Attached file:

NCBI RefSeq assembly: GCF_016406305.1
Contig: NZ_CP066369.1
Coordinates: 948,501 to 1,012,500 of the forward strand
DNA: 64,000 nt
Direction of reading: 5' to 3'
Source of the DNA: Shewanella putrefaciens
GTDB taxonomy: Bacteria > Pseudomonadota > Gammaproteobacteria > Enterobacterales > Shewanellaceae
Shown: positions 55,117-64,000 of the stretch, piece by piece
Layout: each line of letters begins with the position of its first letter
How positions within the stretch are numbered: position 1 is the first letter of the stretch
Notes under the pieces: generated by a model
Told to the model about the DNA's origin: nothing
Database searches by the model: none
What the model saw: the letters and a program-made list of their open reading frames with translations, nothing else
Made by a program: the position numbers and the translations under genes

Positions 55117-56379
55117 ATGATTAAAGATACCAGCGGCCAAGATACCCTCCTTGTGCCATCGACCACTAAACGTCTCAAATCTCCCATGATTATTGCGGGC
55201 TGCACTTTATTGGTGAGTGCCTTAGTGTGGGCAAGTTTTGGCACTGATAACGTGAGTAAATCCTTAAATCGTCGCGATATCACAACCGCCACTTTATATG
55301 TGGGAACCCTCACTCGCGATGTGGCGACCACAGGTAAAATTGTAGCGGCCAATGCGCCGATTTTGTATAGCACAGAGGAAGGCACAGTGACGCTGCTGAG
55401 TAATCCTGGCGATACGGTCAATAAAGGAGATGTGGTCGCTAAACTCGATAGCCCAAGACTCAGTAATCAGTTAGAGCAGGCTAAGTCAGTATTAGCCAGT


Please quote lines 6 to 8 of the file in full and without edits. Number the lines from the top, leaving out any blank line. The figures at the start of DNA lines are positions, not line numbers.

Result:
Source of the DNA: Shewanella putrefaciens
GTDB taxonomy: Bacteria > Pseudomonadota > Gammaproteobacteria > Enterobacterales > Shewanellaceae
Shown: positions 55,117-64,000 of the stretch, piece by piece